We recently posted the headline above on TheONC Facebook page and asked you to fill in the blank. The answers varied from funny to poignant. Take a look:
Ayme G.: "R-CHOP, TAC, RICE and FULFURINOX make perfect sense to you!"
Denise S.: "You understand the time left for a patient based on his/her diagnosis and staging yet canít show it and need to stay positive for the patient."
Karen C.: "You have a rough night at work but you still love your job!"
Devon P.: "You consider a 12-hour Chemo Fest a rocking party!"
Oncology nurses are a rare breed. They deal with the worst time in a personís life every day. They are givers of great hope and terrible news. They hold the secrets of strangers, sharing in the most intimate life events a patient may ever face. They face life and death every day with professionalism and compassion.
In an article on Cancer.net, Gay Bailey, RN, MBA, OCN, and Virginia R. Martin, RN, MSN, AOCN, discuss the role of the oncology nurse. I wanted to point out was how they defined what an oncology nurse does:
Oncology nurses care for individuals with cancer, those at risk for cancer, and those surviving cancer. Oncology nurses carry out their role by providing direct care, including chemotherapy administration. They educate patients about all aspects of their disease, including the side effects of treatment, and they coordinate care and provide psychosocial (emotional and social) support along the continuum. Oncology nurses can be found in the inpatient, outpatient, home care, or hospice settings; they also work in case management and as patient navigators and patient advocates. In addition, oncology nurses provide clinical trials support and telephone triage.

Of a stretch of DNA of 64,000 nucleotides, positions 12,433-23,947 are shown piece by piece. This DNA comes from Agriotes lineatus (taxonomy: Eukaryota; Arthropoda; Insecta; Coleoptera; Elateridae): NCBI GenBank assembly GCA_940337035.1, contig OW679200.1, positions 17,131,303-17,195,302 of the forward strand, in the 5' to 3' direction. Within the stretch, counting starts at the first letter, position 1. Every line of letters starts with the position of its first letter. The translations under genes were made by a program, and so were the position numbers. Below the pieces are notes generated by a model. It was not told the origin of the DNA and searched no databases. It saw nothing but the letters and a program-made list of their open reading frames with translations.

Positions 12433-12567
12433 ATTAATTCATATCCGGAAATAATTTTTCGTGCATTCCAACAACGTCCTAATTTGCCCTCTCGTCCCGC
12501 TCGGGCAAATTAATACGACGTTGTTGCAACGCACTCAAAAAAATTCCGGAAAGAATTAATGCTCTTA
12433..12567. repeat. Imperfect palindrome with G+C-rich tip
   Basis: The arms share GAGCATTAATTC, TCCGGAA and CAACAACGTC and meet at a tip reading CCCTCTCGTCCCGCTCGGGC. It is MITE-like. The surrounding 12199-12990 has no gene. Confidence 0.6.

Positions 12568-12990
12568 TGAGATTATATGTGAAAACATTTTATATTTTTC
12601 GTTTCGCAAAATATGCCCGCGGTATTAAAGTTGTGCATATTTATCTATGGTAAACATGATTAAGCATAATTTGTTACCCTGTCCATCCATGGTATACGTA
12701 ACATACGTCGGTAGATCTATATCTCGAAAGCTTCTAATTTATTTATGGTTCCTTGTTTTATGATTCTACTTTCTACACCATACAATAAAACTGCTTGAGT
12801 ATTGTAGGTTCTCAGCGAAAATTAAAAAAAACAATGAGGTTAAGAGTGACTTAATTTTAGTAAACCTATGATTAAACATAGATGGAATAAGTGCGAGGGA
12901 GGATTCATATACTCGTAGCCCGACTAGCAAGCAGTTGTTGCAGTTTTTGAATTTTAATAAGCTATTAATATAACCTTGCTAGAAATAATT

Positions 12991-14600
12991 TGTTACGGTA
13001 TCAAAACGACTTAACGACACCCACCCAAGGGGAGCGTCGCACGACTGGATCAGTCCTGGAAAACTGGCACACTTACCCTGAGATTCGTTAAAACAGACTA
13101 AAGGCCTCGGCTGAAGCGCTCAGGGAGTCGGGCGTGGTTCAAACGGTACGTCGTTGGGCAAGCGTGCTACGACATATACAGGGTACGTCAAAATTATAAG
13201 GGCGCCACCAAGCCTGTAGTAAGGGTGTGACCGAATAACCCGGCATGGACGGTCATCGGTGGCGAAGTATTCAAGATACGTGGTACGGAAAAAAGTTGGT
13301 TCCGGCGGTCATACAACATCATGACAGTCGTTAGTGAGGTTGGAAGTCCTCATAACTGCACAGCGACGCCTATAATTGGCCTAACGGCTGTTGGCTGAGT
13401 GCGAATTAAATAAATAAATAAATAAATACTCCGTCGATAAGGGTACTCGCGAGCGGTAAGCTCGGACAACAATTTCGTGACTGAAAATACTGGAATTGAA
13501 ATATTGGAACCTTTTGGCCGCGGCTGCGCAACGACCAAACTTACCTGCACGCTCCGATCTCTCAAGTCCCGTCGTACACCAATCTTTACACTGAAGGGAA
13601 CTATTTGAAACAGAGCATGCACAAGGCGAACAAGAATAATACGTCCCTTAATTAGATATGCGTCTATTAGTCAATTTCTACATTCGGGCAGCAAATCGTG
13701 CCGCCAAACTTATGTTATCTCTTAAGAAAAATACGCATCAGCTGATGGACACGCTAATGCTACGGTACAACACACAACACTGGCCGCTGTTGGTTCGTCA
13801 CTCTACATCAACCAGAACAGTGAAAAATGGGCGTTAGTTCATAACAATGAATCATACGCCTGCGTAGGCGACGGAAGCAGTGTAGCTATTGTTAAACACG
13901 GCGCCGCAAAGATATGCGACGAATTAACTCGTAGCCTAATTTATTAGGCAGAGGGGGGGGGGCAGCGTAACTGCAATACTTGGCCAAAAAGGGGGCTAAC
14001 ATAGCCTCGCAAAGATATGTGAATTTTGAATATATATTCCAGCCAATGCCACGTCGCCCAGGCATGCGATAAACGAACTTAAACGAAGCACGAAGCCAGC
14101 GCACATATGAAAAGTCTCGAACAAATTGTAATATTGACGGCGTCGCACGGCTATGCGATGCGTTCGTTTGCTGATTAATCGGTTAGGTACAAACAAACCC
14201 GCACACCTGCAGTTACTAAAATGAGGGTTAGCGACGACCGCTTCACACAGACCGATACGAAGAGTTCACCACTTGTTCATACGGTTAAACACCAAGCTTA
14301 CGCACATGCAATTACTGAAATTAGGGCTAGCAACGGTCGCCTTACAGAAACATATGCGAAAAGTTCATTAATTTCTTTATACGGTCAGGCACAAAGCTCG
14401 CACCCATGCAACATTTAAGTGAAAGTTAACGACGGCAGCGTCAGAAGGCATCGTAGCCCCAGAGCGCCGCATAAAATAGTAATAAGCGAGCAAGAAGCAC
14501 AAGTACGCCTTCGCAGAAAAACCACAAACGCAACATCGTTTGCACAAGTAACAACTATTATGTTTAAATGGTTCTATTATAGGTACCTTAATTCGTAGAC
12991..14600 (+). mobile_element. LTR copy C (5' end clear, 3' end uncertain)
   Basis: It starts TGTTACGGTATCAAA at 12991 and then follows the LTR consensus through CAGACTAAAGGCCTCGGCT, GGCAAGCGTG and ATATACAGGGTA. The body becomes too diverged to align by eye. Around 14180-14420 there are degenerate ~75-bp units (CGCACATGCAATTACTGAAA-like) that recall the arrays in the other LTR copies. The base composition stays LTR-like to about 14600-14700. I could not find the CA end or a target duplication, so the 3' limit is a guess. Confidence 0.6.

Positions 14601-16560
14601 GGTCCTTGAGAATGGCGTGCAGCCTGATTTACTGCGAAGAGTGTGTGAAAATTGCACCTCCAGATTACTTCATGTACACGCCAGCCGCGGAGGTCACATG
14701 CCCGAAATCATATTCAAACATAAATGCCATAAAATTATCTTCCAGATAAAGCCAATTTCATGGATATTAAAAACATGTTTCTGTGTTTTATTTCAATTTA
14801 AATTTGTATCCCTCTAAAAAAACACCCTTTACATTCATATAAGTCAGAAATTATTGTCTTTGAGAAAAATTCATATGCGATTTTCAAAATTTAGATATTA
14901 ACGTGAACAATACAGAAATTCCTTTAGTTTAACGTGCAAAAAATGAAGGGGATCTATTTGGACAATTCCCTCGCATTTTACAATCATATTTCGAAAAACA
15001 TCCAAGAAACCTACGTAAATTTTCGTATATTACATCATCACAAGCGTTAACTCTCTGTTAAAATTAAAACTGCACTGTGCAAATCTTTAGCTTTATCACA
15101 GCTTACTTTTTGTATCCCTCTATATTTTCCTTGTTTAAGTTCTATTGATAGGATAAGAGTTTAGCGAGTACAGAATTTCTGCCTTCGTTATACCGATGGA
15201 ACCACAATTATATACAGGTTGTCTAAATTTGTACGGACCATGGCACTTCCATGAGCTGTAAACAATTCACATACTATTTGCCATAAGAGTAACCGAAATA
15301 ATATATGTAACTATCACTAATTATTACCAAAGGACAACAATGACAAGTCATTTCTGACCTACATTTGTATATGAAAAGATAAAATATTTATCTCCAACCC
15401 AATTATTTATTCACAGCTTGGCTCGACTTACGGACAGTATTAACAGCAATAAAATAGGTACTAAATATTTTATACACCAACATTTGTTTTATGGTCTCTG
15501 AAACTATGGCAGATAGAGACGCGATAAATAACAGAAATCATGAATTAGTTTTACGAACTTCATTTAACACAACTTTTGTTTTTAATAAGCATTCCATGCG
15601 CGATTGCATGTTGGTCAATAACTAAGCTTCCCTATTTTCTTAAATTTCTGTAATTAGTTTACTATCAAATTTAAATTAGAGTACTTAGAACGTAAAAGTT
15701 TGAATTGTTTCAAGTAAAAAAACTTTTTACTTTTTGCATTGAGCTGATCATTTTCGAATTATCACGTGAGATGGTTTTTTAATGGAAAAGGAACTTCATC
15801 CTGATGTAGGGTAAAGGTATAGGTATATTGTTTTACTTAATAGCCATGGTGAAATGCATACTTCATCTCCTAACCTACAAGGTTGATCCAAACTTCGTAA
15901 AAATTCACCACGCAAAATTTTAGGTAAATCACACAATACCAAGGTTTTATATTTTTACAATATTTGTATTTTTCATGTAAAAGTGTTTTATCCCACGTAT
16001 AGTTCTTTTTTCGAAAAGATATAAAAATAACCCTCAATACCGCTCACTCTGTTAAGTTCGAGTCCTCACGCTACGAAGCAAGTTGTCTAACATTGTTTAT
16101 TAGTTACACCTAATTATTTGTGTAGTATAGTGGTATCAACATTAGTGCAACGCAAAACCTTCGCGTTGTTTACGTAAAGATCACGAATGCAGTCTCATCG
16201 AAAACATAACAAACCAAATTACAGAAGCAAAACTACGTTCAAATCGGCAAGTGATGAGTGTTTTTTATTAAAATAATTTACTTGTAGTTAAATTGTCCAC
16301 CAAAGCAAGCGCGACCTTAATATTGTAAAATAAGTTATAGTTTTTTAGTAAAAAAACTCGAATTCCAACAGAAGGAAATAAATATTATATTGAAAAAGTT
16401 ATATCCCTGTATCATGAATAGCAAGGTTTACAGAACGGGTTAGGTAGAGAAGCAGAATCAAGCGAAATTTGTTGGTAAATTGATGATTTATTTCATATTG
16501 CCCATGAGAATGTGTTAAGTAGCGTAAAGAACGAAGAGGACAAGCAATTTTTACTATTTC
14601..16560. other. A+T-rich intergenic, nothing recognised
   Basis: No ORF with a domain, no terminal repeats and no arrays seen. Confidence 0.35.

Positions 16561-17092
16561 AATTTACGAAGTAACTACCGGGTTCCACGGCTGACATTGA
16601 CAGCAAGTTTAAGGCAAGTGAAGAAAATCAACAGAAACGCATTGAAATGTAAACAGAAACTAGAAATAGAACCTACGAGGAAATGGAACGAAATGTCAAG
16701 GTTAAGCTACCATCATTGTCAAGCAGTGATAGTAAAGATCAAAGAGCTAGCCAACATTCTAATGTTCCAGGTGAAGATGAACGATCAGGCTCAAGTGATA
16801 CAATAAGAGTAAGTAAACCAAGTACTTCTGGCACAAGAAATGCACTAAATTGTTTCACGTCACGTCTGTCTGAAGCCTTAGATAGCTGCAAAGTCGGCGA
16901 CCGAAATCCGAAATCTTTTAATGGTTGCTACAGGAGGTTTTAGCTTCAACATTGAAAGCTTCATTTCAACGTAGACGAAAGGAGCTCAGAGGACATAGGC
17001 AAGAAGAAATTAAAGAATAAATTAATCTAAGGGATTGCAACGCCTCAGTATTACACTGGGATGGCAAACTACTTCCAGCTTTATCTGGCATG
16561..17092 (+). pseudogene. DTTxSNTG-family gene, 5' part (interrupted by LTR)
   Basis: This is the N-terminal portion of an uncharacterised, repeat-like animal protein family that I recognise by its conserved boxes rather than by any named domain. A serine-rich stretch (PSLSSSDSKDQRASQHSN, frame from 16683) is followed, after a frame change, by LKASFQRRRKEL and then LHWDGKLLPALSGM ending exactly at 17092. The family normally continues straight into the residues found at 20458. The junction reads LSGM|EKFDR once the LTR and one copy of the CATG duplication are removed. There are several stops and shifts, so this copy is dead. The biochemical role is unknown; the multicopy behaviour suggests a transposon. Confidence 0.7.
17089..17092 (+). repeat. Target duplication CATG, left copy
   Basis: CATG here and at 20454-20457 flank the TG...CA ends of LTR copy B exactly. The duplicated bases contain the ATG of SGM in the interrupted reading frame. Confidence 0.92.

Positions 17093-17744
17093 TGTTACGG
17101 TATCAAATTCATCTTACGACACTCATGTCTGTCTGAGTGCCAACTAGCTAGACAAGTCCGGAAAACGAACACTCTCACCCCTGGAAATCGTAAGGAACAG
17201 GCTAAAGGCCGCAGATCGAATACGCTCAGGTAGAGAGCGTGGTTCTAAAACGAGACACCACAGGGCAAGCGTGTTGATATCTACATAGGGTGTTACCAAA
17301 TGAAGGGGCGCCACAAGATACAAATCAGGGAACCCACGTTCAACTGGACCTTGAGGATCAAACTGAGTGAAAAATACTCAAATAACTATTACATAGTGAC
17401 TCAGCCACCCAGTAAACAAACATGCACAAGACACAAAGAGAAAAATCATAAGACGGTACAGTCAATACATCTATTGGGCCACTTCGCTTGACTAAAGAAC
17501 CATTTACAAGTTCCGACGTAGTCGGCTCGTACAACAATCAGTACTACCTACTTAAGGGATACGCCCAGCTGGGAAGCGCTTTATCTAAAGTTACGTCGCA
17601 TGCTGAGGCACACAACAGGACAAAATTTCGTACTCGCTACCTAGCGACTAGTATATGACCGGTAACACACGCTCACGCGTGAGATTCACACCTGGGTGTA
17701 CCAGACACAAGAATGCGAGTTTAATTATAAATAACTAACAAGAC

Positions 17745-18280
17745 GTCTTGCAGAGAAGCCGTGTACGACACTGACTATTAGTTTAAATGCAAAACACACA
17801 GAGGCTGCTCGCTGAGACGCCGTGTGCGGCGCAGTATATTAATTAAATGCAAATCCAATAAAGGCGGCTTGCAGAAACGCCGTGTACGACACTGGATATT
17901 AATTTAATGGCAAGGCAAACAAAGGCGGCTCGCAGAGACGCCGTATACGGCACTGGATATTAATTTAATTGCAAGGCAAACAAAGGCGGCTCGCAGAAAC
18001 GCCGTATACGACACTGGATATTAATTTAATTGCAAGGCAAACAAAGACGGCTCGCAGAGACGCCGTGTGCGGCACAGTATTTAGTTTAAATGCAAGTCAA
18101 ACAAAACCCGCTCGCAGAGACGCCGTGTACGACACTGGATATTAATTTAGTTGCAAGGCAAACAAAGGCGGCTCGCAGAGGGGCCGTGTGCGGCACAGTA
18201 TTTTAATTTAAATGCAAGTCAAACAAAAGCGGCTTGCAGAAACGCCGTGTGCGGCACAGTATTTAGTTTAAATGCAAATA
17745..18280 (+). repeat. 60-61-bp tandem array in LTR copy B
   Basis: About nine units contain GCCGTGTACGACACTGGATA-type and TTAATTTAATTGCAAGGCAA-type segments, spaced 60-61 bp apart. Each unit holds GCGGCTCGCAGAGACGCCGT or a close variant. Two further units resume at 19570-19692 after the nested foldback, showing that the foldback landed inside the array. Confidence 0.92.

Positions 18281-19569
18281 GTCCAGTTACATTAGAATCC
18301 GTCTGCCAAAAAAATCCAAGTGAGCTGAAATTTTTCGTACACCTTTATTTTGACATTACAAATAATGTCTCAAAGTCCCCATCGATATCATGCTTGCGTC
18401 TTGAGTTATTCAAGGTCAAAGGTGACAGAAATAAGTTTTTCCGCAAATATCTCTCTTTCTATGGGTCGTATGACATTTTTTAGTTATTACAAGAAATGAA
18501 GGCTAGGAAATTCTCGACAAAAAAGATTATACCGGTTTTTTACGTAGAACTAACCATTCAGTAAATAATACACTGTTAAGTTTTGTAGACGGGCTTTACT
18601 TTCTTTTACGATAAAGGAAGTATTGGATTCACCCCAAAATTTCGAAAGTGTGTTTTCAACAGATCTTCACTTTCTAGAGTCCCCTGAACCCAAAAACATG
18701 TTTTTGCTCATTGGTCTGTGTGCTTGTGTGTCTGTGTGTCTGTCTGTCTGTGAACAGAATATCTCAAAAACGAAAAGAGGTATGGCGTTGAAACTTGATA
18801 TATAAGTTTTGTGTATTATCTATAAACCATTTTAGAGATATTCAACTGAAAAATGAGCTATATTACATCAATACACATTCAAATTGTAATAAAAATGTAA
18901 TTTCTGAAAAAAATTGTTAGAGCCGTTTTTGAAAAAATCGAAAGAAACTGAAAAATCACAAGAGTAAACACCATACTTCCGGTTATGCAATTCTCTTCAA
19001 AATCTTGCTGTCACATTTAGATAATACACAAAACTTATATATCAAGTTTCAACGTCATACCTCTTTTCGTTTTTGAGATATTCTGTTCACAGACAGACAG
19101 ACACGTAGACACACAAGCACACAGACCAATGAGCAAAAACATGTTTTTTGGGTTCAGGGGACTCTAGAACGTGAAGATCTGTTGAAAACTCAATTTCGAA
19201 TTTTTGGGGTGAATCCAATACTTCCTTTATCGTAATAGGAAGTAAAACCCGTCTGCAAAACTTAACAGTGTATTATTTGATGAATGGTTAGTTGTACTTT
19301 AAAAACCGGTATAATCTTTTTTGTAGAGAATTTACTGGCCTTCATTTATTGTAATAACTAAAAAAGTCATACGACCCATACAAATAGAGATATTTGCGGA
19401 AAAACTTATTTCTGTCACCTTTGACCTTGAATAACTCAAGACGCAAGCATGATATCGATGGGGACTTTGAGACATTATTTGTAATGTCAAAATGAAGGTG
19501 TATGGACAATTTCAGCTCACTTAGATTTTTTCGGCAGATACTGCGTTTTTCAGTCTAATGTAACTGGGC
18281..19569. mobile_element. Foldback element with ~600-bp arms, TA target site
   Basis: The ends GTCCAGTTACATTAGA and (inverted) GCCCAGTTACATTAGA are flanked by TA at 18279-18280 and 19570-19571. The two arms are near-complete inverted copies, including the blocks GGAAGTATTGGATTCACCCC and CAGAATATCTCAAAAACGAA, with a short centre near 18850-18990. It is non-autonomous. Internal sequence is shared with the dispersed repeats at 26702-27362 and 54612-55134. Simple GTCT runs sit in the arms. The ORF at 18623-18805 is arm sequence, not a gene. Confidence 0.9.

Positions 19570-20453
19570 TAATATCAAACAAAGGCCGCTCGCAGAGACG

If you are wondering today if you make a difference -- if what you do day in and day out is worth it -- know that you are, and it is. Now, tell me: How do you know youíre an oncology nurse?
Community editor Stephanie Wiseman shares new research that puts the loss of worker productivity linked to cancer and its treatment in the billons of dollars and asks, can supportive care programs help lessen the financial impact of cancer?
The 2013 Nurse Compensation Survey Results Are In Michelle Bragazzi, BS, RN, 5/3/2013 32 In February, TheONC surveyed more than 600 oncology nurses to find out more about their careers. We wanted to know if they felt adequately compensated and satisfied within their ...
TheONC needs moderators!
You're already here -- why not make it official? Moderators are charged with moving the conversation forward on TheONC by posting responses, questions, and joining in exchanges. Everyone is encouraged to post here, but moderators commit to doing so. Interested in participating? Contact:
Nurses, this community is for you. We're also happy to hear from other professionals who work with oncology nurses, like physicians, psychiatrists, hospice providers, or social workers. If you are a professional in oncology and work with nurses regularly, come on in.